Good-bye to all that
And so John Updike is dead, and if you at first ask "Who?" or "Who cares?", pull up a chair and let me tell you about a literary hero.
I discovered Updike in college, in a freshman English course, when we were assigned to read a brilliant short story called "A&P." His writing was concise and sharp; his subject matter was something to which an 18-year-old male could relate -- watching girls in bathing suits.
A few years later, after I began taking the New Yorker, I gravitated toward his work. I would look forward to his stories like one looks forward to a winter snow. It wouldn't happen often, but when it did, one savored it.
I spent a memorable Memorial Day at the lake a few years ago, imbibing, talking about life with friends, and sitting on the deck as the sun set, enjoying his latest short story. I remember wondering whether I will churn out consistently well-written work when I'm his age.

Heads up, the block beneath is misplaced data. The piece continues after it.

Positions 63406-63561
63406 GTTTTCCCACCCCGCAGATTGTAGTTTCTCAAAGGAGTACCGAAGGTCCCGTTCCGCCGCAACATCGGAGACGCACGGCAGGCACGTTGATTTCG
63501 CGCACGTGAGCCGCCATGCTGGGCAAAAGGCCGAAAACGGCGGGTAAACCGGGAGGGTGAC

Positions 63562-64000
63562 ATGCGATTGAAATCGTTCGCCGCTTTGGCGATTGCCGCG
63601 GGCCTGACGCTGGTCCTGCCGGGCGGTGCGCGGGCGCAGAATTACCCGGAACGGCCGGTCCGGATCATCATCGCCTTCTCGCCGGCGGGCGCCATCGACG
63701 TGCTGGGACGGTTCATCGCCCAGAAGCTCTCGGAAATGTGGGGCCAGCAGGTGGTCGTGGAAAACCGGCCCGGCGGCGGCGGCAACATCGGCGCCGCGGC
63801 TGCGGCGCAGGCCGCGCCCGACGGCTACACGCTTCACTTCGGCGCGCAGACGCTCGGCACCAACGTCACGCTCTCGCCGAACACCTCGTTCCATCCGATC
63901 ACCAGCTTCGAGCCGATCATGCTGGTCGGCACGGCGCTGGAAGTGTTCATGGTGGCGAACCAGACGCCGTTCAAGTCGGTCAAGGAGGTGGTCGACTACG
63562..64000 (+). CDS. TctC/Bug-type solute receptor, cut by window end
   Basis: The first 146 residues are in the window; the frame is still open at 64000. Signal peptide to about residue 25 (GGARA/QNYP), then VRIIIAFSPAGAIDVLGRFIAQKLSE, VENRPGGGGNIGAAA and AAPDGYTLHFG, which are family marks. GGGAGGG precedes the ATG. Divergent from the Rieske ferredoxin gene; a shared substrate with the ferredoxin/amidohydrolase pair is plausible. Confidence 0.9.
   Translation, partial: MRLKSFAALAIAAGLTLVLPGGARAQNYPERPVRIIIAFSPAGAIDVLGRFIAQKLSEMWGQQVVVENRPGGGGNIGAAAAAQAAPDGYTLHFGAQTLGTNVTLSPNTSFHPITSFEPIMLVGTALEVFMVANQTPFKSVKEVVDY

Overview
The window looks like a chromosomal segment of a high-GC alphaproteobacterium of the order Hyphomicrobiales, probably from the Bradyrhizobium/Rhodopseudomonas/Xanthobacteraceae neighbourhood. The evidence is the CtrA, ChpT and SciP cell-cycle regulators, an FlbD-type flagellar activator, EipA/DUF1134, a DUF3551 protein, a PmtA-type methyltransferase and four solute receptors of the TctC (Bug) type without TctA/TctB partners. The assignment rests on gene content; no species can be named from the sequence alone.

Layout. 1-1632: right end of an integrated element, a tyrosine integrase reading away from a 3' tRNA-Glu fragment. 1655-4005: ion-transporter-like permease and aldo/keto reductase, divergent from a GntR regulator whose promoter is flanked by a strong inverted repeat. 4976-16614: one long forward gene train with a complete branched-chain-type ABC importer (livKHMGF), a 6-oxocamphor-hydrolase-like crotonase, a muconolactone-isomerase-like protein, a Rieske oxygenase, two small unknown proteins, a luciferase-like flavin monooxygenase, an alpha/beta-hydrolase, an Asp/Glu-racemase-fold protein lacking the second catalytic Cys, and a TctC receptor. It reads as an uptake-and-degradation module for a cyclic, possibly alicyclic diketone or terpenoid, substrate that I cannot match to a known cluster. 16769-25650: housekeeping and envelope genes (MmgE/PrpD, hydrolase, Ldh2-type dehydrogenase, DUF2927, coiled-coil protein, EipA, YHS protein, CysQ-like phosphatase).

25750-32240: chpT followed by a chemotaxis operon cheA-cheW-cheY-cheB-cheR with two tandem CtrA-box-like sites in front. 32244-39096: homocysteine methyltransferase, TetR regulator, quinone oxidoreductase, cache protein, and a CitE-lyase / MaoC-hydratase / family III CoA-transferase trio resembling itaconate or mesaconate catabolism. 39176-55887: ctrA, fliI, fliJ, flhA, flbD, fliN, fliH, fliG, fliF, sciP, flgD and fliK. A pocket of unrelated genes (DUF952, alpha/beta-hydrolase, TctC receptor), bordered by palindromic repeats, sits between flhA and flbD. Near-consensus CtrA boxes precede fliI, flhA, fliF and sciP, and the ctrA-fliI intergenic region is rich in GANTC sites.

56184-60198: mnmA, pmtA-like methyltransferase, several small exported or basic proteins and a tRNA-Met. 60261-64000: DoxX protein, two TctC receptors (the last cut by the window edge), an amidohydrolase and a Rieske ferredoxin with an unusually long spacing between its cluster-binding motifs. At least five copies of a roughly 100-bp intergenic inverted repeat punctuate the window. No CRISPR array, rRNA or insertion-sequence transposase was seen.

He liked to write about sex in suburbia. And, if that seems dirty to you, it wasn't. Updike treated it with honesty, hunting Hemingway's one true sentence, which should be any writer's goal.
I bought his memoir, "Self-Consciousness," for a buck-fifty at McKay's last summer. Just the other night, I was skimming one of his poems in the New Yorker, and reading his article on Ted Williams' last game before bedtime. I won't say I have tried to copy his style in my own work, but through his example I have tried to write with more clarity and honesty.
Don't know why I feel as if I've lost an old friend. But I do.
It's the end of an era, a good-bye to all that tip of the cap to the time when literature seemed a central part of our consciousness.
And so John Updike is dead. I feel like a part of me is too.